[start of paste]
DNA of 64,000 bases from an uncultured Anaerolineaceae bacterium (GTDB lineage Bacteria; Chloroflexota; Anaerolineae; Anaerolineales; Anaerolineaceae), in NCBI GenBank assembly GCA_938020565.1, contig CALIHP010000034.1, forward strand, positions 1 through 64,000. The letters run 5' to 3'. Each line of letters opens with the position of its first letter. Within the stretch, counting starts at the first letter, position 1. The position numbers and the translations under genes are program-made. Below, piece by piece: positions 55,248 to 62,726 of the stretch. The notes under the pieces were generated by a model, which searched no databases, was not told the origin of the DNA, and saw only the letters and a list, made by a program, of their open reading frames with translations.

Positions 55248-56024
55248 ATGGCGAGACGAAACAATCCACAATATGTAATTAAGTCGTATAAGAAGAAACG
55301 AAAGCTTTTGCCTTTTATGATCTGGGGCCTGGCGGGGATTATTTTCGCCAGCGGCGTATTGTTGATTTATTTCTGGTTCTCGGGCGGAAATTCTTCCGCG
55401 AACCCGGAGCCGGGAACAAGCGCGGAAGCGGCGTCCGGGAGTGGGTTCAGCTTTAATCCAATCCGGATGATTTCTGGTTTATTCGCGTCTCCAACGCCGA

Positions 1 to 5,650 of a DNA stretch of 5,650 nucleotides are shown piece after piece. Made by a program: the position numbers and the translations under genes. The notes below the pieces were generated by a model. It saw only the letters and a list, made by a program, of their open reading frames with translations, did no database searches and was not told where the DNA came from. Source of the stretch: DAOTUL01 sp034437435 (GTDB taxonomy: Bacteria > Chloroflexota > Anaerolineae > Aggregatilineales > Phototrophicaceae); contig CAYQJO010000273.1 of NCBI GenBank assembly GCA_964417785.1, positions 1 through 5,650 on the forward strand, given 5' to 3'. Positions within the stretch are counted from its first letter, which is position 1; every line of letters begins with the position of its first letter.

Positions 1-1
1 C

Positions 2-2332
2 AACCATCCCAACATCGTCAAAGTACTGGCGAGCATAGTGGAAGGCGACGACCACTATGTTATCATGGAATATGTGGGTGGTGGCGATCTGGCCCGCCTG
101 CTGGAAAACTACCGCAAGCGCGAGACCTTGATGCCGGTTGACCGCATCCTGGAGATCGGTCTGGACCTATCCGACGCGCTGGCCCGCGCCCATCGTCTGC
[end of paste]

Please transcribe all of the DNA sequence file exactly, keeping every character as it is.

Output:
DNA of 64,000 bases from an uncultured Anaerolineaceae bacterium (GTDB lineage Bacteria; Chloroflexota; Anaerolineae; Anaerolineales; Anaerolineaceae), in NCBI GenBank assembly GCA_938020565.1, contig CALIHP010000034.1, forward strand, positions 1 through 64,000. The letters run 5' to 3'. Each line of letters opens with the position of its first letter. Within the stretch, counting starts at the first letter, position 1. The position numbers and the translations under genes are program-made. Below, piece by piece: positions 55,248 to 62,726 of the stretch. The notes under the pieces were generated by a model, which searched no databases, was not told the origin of the DNA, and saw only the letters and a list, made by a program, of their open reading frames with translations.

Positions 55248-56024
55248 ATGGCGAGACGAAACAATCCACAATATGTAATTAAGTCGTATAAGAAGAAACG
55301 AAAGCTTTTGCCTTTTATGATCTGGGGCCTGGCGGGGATTATTTTCGCCAGCGGCGTATTGTTGATTTATTTCTGGTTCTCGGGCGGAAATTCTTCCGCG
55401 AACCCGGAGCCGGGAACAAGCGCGGAAGCGGCGTCCGGGAGTGGGTTCAGCTTTAATCCAATCCGGATGATTTCTGGTTTATTCGCGTCTCCAACGCCGA

Positions 1 to 5,650 of a DNA stretch of 5,650 nucleotides are shown piece after piece. Made by a program: the position numbers and the translations under genes. The notes below the pieces were generated by a model. It saw only the letters and a list, made by a program, of their open reading frames with translations, did no database searches and was not told where the DNA came from. Source of the stretch: DAOTUL01 sp034437435 (GTDB taxonomy: Bacteria > Chloroflexota > Anaerolineae > Aggregatilineales > Phototrophicaceae); contig CAYQJO010000273.1 of NCBI GenBank assembly GCA_964417785.1, positions 1 through 5,650 on the forward strand, given 5' to 3'. Positions within the stretch are counted from its first letter, which is position 1; every line of letters begins with the position of its first letter.

Positions 1-1
1 C

Positions 2-2332
2 AACCATCCCAACATCGTCAAAGTACTGGCGAGCATAGTGGAAGGCGACGACCACTATGTTATCATGGAATATGTGGGTGGTGGCGATCTGGCCCGCCTG
101 CTGGAAAACTACCGCAAGCGCGAGACCTTGATGCCGGTTGACCGCATCCTGGAGATCGGTCTGGACCTATCCGACGCGCTGGCCCGCGCCCATCGTCTGC